Blaxploitation's influence is also seen in the medium of webcomics. In 2009, cartoonist Jay Potts introduced World Of Hurt,[8] a serial, adventure webcomic which pays homage to black action movies of the 1970s, such as Shaft and Slaughter's Big Rip-Off. However, unlike most recent works that reference blaxploitation, the genre is treated seriously within the strip, not as a source of parody or humor.

Cultural references and parodies[edit]

The notoriety of the Blaxploitation genre has led to many parodies, both humorous and satirical.[9] The earliest attempts to mock the genre, Ralph Bakshi's Coonskin and Rudy Ray Moore's Dolemite, date back to the genre's heyday in 1975. Coonskin was intended to deconstruct racial stereotypes, ranging from early minstrel show stereotypes to the more recent stereotypes found in blaxploitation film itself. However, the work stimulated great controversy even before its release when it was challenged by the Congress of Racial Equality. Even though distribution was handed to a smaller distributor who advertised it as an exploitation film, it soon developed a cult following with black viewers.[2] Dolemite, less serious in tone and produced as a spoof, centers around a sexually active black pimp played by Rudy Ray Moore, who based the film on his stand-up comedy act. The film was followed by a sequel, The Human Tornado.

Later spoofs parodying the Blaxploitation genre include I’m Gonna Git You Sucka, Pootie Tang, Undercover Brother, Black Dynamite and The Hebrew Hammer, which featured a Jewish protagonist, and was jokingly referred to by its director as a "Jewsploitation" film.

Robert Townsend's comedy Hollywood Shuffle features a young black actor who is tempted to take part in a white-produced Blaxploitation film.

The satirical book Our Dumb Century features an article from the 1970s entitled "Congress Passes Anti-Blaxploitation Act: Pimps, Players Subject to Heavy Fines".

FOX's network television comedy, "MADtv", has frequently spoofed the Rudy Ray Moore-created franchise Dolemite, with a series of sketches performed by comic actor Aries Spears, in the role of "The Son of Dolemite". Other sketches include the characters "Funkenstein", "Dr. Funkenstein" and more recently Condoleezza Rice as a blaxploitation superhero. A recurring theme in these sketches is the inexperience of the cast and crew in the blaxploitation era, with emphasis on ridiculous scripting and shoddy acting, sets, costumes and editing. The sketches are testaments to the poor production quality of the films, with obvious boom mike appearances and intentionally poor cuts and continuity.

In the movie Leprechaun in the Hood, a character played by Ice-T pulls a baseball bat from his Afro; this scene is an allusion to a similar scene in Foxy Brown, in which Pam Grier hides a revolver in her Afro.

Adult Swim's Aqua Teen Hunger Force series has a recurring character called "Boxy Brown" - a play on Foxy Brown. An imaginary friend of Meatwad, Boxy Brown is a cardboard box with a crudely drawn face with a goatee on it that dons an afro. Whenever Boxy speaks, ’70s funk music, typical of blaxploitation films, is played in the background. The cardboard box also has a confrontational attitude and dialect similar to many heroes of this film genre.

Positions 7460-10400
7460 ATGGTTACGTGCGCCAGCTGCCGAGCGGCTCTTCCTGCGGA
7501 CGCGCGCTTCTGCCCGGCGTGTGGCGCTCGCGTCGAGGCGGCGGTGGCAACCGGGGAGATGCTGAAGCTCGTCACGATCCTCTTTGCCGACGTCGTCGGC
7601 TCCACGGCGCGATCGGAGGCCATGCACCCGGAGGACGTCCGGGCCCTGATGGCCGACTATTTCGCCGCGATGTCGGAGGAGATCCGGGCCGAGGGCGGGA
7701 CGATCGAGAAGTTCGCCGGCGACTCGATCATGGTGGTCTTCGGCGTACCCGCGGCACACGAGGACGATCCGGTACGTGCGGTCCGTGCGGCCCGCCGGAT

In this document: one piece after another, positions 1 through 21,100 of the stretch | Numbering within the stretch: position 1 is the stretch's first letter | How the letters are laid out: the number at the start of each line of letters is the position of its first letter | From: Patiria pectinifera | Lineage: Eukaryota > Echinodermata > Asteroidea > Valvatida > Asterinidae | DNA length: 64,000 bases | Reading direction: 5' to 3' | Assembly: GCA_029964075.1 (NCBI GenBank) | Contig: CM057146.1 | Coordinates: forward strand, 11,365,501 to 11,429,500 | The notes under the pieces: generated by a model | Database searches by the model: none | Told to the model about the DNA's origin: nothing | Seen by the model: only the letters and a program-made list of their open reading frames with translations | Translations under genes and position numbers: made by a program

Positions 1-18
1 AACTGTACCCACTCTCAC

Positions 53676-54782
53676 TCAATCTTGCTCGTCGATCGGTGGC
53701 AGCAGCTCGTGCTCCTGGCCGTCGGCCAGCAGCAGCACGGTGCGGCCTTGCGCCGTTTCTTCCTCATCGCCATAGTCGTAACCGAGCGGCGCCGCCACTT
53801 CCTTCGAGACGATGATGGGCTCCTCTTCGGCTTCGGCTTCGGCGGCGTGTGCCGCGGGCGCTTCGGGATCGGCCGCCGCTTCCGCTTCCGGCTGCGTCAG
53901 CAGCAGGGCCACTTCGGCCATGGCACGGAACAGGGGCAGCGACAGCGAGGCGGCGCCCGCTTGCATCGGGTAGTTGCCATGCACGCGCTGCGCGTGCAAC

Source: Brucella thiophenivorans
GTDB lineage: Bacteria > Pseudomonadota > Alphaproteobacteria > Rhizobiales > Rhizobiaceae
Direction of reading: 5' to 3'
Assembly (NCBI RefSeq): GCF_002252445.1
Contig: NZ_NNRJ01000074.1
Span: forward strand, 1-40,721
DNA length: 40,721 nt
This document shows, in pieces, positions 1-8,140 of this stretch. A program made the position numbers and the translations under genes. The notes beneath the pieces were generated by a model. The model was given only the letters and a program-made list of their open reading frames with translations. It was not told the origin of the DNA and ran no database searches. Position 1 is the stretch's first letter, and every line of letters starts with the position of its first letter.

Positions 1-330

Some of the TVs found in the action video game Max Payne 2: The Fall of Max Payne feature a Blaxploitation-themed parody of the original Max Payne game called Dick Justice, after its main character. Dick behaves much like the original Max Payne (down to the "constipated" grimace and metaphorical speech) but wears an afro and mustache, and speaks in Ebonics.

Duck King, a fictional character created for the video game series Fatal Fury, is a prime example of foreign black stereotypes.

The sub-cult movie short Gayniggers from Outer Space is a Blaxploitation-like science fiction oddity directed by Danish filmmaker, DJ, and singer Morten Lindberg.

Jefferson Twilight, a character in The Venture Bros., is a parody of the comic-book character Blade (a half-black, half-vampire vampire hunter), as well as a blaxploitation reference: He has an afro, sideburns, and a mustache. He carries swords, dresses in stylish 1970s clothing, and says that he hunts "Blaculas". He looks and sounds somewhat like Samuel L. Jackson.

The intro credits of Beavis and Butt-Head Do America has a Blaxploitation style, having the theme sung by Isaac Hayes.

Family Guy has parodied blaxploitation numerous times using fake movie titles such as "Black to the Future" (Back to the Future) and "Love Blactually" (Love Actually). These parodies occasionally feature a stereotyped black version of Peter Griffin.

Martha Southgate's 2005 novel Third Girl from the Left is set in Hollywood during the era of blaxploitation films and references many blaxploitation films and stars such as Pam Grier and Coffy.

Notable blaxploitation films[edit]

1970[edit]

1971[edit]

1972[edit]

1973[edit]

1974[edit]

1975[edit]

1976[edit]

1977[edit]

1978[edit]

1979[edit]

Post 1970s Blaxploitation Films[edit]

See also[edit]

Further reading[edit]

References[edit]

  1. ^ Ebert, Roger (2004-06-11). "Review of Baadasssss!". Chicago Sun-Times. Retrieved 2007-01-04. 
  2. ^ a b James, Darius (1995). That's Blaxploitation!: Roots of the Baadasssss 'Tude (Rated X by an All-Whyte Jury). ISBN 0-312-13192-5. 
  3. ^ Bright Lights Film Journal | Blaxploitation
  4. ^ Holden, Stephen (2000-06-09). "FILM REVIEW; From Blaxploitation Stereotype to Man on the Street". The New York Times. Retrieved 2010-04-26. 
  5. ^ "Music Genre: Blaxploitation". Allmusic. Retrieved 2007-06-21. 
  6. ^ "Despite its incendiary name, Blaxploitation was viewed by many as being a token of empowerment.". Seattle Times. Retrieved 2011-01-31. 
  7. ^ "Beggin'". Youtube.com. 2007-11-22. Retrieved 2013-08-08. 
  8. ^ World of Hurt
  9. ^ Maynard, Richard (2000-06-16). "The Birth and Demise of the 'Blaxploitation' Genre". The Los Angeles Times. Retrieved 2011-01-29. 
  10. ^ Ed Guerrero, FRAMING BLACKNESS. Temple U. Press. pp. 95–97.
  11. ^ Dutka, Elaine (1997-06-30). "ReDiggin' the Scene". The Los Angeles Times. Retrieved 2011-01-30. 
  12. ^ News from the Library of Congress: December 19, 2012 (REVISED December 20, 2012) Retrieved: 29 December 2012
  13. ^ "Pam Grier looks back on blaxploitation: ‘At the time some people were horrified’". The Los Angeles Times. Retrieved 2011-01-29. 
  14. ^ "Filmfanaddict.com review of the film". Shockingimages.com. Retrieved 2013-08-08.